Etchings in the Sand…

Thoughts and Photos from the Desert…

Category Archives: wabi-sabi

Bean Snuggies…

Now, I’ve had quite a response to my recent post on my L.L. Bean slippers. (By “quite a response” I mean 3 notes and a long distance phone call from Kentucky – which for me is a record breaker.)

Anyway, more needs to be said. Wearing a pair of L.L. Bean slippers for 20 or so years and unashamedly wearing them “in public” is no disgrace. A badge of honor, I should think. Granted, they come to smell a bit and there are marks of distinguished aging, such as scuffs from rocks, stains from spilled liquids of different sorts and even a few neat little holes that developed when certain enthusiastic puppies were cutting their teeth across the years. Good memories!

These are things that can be easily dealt with if one’s spouse becomes unduly critical. A trip through the washer and dryer leaves them compromised, but now with marks of the aging process, proudly shared with all who would see. A few small strips of duct tape don’t do much for their appearance, but do cover up some of the rips, so offensive to some. I’ve noticed that during a rainstorm they keep your feet snug and dry. Mr Bean would be pleased.

At any rate, I want to assure those who do not understand the Bean mystique that they need to look closer at these noble objects that bring back so many wonderful memories. And to Sue Ann in Kentucky, I must say that Santa will NOT bring me 20 pairs of new slippers this Christmas. I don’t have that many readers…

Slippers, by L.L. Bean…

I enjoy Bean’s slippers as they grow old along with me. Jo Ann has never approved of my wearing them in public, but I take wicked pride in ownership and the Wabi Sabi qualities of great objects grown old.

It's all about the glories of aging gracefully...

Crucifix…An Art Piece.

One of my treasures. It all just came together.

Beans and Cornbread…

When I graduated from seminary, I was appointed founding pastor of a new church in northeast Oklahoma City. There were lots of people around, but no church. Six years later, when I moved to another church in New Mexico, it was a nice church that we left behind. St. Andrews United Methodist Church. It had been a wonderful time.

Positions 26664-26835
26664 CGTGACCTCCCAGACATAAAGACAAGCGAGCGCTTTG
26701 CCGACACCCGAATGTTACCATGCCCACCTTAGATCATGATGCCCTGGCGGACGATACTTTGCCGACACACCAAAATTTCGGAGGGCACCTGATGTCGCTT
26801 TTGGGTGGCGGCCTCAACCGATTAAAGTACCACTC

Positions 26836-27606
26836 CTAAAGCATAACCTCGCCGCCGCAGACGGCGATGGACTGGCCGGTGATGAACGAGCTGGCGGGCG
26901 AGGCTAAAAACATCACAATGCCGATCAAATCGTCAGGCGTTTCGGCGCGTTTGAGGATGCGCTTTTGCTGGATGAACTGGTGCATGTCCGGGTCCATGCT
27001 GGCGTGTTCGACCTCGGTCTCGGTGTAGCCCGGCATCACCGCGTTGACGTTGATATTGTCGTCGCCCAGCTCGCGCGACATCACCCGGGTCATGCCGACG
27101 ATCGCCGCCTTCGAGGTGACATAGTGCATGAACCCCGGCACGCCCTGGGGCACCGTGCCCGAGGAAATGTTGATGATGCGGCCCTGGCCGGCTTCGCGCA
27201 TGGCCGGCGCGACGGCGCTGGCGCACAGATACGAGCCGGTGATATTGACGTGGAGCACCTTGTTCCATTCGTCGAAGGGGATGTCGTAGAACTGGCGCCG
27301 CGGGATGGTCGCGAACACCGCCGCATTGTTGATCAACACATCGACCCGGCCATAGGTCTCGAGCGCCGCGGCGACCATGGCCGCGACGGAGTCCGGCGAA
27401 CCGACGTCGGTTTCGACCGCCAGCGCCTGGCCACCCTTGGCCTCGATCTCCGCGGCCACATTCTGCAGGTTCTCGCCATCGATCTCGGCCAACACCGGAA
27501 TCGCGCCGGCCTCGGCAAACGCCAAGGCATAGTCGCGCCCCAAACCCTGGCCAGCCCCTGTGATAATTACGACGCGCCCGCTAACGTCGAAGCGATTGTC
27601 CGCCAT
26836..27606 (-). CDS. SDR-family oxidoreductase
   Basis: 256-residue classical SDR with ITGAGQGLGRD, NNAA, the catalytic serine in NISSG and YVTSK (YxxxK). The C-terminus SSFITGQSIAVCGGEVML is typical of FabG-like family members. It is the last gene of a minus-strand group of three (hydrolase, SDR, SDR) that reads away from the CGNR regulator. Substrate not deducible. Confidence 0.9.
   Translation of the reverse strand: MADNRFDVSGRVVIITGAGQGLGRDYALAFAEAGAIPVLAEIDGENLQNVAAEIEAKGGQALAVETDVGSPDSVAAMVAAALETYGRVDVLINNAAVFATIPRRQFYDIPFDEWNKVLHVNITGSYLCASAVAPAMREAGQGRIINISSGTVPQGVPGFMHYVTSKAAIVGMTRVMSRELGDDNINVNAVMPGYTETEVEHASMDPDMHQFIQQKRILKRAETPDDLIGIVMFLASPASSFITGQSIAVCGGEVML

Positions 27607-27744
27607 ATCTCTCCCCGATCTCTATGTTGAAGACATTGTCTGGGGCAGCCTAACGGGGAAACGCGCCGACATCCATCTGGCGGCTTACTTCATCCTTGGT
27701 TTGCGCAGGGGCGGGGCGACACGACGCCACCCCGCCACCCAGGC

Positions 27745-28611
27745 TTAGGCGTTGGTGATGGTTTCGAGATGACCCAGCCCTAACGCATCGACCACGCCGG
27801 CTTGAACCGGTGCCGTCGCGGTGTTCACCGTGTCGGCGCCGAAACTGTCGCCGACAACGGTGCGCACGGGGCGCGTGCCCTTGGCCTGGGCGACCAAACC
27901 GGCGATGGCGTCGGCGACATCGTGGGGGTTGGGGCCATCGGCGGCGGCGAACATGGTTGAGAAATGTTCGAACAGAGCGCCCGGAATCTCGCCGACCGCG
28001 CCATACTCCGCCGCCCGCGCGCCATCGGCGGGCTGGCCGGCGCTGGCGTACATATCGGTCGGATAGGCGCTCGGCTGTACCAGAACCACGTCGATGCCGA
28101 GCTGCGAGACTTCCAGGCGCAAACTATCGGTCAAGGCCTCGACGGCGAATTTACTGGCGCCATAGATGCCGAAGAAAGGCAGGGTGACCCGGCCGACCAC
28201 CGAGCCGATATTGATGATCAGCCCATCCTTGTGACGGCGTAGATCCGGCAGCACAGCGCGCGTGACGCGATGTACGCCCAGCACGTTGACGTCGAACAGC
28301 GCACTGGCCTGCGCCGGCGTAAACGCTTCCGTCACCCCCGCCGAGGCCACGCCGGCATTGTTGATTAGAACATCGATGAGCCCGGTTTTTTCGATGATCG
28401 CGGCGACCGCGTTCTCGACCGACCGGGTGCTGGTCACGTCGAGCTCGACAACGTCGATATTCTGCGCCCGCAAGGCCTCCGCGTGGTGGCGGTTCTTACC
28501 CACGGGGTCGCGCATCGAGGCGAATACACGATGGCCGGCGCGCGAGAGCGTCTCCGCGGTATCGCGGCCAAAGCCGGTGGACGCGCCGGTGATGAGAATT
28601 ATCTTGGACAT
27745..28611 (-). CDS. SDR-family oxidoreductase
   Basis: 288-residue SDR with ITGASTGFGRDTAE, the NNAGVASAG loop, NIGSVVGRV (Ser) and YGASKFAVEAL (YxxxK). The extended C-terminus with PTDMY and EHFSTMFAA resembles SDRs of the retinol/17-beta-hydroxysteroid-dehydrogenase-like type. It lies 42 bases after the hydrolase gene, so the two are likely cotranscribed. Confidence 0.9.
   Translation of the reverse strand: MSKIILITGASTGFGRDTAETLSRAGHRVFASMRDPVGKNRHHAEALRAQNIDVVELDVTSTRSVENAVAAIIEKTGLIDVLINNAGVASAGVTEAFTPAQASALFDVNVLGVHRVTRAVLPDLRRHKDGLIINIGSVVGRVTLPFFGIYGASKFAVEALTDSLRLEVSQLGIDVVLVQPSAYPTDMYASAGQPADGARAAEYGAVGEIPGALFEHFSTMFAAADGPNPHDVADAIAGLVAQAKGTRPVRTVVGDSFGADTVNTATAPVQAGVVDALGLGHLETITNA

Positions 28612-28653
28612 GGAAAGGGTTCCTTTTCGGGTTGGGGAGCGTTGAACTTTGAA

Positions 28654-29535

One of the strange things that emerged from our life together there was an annual beans and cornbread congregational dinner. It took me a long time to understand why folks would look forward to and so excitedly share a meal as humble as that. It gradually sunk into my yankee mind that the source was pure nostalgia. Oklahoma had been the center of the depression that plagued our land in the ’30s. Many of our church people were children of that catastrophe. They were reliving tragic moments from their history. But they did so with a deep memories and ironic joy. Parents, grandparents, neighbors and friends – many of them long gone –  had riden out those times with them. They remembered much that few would understand. Beans and cornbread.

Oddly, as the years have gone by, we have regularly celebrated good meals of beans and cornbread. Nostalgia, perhaps. History, yes. The basics, definitely. I cooked up a patch today. A sacramental visit to good times and fine people.

Here’s a memento:

Leonard Cohen…

We watched “Leonard Cohen: I’m Your Man” tonight. A cross between a reverent tribute and a documentary. There’s something about him that touches both of us at the deepest possible level. I f you have Netflix or some other passageway to films, this is for you, I think. I hope. Perhaps.

Listen. Hear. Grow.

Maundy Musing…

Several years ago, I was quite taken by a crucifix, created by our Pastor’s wife, Lynn. She had done it in textiles and attached it to a giant hanging behind our altar. I asked her if I might take the design and redo it with my own vision in clay. She gave me permission and I proceded to sculpt, glaze and fire several small versions of it.

I had an extremely dramatic rock on our front porch which I had picked up during a solo camping/fishing trip up in the White Mountains of Arizona. It seemed to fit the little black crucifix somehow. I attached the two.

One has to look carefully to see what is going on in that art-piece. Only a few notice it – the contrasts are too subtle. But those who do seem invariably surprised and thoughtful. Somehow it has it’s own personal effect.

It seemed a good thing to share on this Maundy Thursday. This is for you…